Not very long after I returned to work after the birth of my daughter, an editor (who was fairly new) suggested that we ought to get together for breakfast. At first, I thought he was joking. Then I realized he wasn't. I told him he was welcome to come out to my house and join the family for breakfast -- he looked horrified at that thought -- but that I didn't do breakfasts downtown.

I still don't, but if the invitations I've been getting are any reflection of reality (a dubious proposition, perhaps, but the only one that comes to mind), I'm the lone holdout against this dangerous trend called the business breakfast. It's perhaps the most uncivilized thing to come along since putting metal screwtops on wine bottles.

The business lunch is bad enough. In my business, you're either writing notes during a luncheon interview, which means your food gets cold, or you're doing fancy footwork on behalf of your career, which means your digestive tract may shut down, or you're having a delightful lunch and really not working at all, which means you're cheating.

In my business we call this "cultivating sources." Other businesses call it "making useful contacts." It's a nice way of getting to go to nice restaurants and not having to pay the tab yourself, so it has its compensations. And by lunch time (unlike breakfast time), most people are awake and within some geographic proximity of the location where this ritual is to take place.

As best I can tell, the business breakfast is taking hold in two forms, both equally pernicious. The first is the business breakfast with your boss (a peer, a fellow human, would never suggest such a thing) or some other individual you have business with who suggests that the two or three of you, as the case may be, get together for breakfast. These meetings are held at private tables in downtown hotel restaurants (these being the only eateries usually open at 7:30 or 8 in the morning).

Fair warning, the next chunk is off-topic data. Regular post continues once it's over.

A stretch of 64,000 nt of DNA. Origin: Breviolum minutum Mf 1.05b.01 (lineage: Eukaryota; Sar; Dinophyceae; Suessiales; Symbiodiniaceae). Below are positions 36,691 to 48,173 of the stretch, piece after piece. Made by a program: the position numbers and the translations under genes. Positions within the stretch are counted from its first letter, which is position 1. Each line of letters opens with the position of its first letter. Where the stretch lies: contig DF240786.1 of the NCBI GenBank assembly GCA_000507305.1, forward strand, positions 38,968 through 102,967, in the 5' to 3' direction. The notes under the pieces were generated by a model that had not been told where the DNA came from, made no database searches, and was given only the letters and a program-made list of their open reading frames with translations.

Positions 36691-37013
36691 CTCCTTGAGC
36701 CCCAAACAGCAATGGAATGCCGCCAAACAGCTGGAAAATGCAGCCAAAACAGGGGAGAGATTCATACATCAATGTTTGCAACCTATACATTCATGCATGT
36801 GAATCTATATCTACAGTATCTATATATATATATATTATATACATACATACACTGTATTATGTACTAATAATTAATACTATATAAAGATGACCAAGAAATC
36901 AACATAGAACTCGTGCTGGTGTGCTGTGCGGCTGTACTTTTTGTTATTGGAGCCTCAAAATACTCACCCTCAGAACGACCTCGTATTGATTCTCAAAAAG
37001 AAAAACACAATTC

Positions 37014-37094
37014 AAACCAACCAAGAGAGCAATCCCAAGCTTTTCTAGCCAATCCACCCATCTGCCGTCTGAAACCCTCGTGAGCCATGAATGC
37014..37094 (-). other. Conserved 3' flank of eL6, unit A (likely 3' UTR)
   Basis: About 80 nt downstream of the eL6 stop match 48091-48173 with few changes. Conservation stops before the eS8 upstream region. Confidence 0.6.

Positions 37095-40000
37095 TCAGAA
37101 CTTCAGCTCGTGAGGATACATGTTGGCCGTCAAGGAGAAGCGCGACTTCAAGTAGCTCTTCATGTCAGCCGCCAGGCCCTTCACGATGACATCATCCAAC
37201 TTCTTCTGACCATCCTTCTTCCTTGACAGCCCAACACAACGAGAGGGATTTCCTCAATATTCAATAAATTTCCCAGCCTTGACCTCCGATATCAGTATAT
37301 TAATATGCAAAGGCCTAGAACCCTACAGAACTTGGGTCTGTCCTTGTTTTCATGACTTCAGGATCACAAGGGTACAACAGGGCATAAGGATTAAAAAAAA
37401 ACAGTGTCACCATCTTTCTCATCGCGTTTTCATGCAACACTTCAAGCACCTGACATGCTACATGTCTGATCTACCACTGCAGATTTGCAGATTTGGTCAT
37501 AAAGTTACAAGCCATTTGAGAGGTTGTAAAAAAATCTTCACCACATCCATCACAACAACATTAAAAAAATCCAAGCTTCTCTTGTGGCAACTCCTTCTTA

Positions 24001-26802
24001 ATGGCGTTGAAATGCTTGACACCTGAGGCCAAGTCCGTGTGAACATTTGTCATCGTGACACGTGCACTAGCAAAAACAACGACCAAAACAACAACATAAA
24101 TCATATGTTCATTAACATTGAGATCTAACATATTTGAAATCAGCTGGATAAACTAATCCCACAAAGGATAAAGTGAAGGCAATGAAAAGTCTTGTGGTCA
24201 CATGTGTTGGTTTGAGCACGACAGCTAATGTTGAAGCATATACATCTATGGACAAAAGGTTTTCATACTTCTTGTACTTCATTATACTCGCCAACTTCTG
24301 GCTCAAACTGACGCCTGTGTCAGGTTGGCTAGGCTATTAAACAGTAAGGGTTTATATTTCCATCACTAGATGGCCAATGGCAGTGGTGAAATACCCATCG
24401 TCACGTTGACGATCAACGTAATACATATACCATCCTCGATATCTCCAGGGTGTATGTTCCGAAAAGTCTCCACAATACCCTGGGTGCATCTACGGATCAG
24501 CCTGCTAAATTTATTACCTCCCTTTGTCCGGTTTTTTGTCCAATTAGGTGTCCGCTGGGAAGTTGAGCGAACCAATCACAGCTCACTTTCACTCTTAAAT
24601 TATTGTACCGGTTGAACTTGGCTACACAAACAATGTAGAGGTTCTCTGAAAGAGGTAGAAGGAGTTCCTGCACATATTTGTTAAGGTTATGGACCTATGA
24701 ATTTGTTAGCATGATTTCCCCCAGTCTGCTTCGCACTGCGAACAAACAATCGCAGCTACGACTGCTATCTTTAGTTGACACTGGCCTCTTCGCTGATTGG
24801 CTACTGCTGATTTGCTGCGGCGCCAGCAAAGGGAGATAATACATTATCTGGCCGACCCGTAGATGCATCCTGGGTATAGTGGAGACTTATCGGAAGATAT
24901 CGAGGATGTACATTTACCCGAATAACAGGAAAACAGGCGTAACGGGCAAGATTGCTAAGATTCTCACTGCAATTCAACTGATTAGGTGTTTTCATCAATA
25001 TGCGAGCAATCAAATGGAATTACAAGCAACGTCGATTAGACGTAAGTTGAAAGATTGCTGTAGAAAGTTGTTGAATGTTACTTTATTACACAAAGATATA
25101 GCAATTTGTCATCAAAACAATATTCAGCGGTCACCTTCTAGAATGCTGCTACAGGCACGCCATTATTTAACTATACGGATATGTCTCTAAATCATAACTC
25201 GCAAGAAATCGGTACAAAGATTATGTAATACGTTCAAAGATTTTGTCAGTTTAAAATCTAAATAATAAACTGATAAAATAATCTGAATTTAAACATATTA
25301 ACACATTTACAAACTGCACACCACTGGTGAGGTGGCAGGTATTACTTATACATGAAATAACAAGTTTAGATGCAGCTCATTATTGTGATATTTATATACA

An exception to this has been made in Washington by at least one famous business lunch restaurant -- Joe & Mo's -- which opened nearly two years ago for business breakfasts. Mo Sussman reports that "we're doing well with it," with breakfast fares ranging from normal breakfasts to toast and a pot of hot water. "It's a small ticket item and quicker, but you get a lot of things done. It's a very effective use of time."

The other kind of business breakfast that is taking hold is the "special breakfast" (a type of event that, when held at lunch time, is called a "special luncheon") where a crowd of people gather to hear panelists debate weighty issues or speakers hold forth on worldly topics.

My most recent invitation, for example, was to hear an important judge make a speech at a downtown hotel -- at 8 a.m. This would have required me to arise around 6 a.m. in order to get dressed (showing up at business breakfasts in your nightie is considered too casual) and battle the commuter traffic downtown.

Since my children do not leave for elementary school until 8:45 a.m. I would have had to leave them home alone for an hour and a half in the morning, time enough for them to commit all manner of crimes against property and humanity. While some people may function very well at 6 a.m., I find the best function I perform at that hour is deep sleeping.

So do a number of my friends and associates. One who has been particularly appalled at the business breakfast phenomenon figures he would have to leave his home at 6:30 a.m. in order to make the typical business breakfast, which means getting up at 5:30 a.m. "I can't function at that time of the morning," he said, which was easy to believe, since he had trouble saying "five thirty ayem."

He says he would miss seeing his wife and sons and that business breakfasts are antifamily and antipeople. "Furthermore," he says, "what about the Letterman factor?"

It turns out he is one of a growing number of addicts to "Late Night With David Letterman," which airs at 12:30 a.m. Letterman addicts don't get to sleep until after 1:30 a.m. unless they tape the show on their videocassette recorders, which they seem to be reluctant to do because that isn't really having the whole David Letterman experience, which includes being sleepy the next day.

Perhaps people do get a head start on the day with the business breakfast. But I submit it adds anywhere from an hour to two hours to the workday, which is an hour or two taken away from the family or aerobics or other worthwhile activities. The least that people who insist on having business breakfasts could do is have late ones.

Starting, say, around noontime.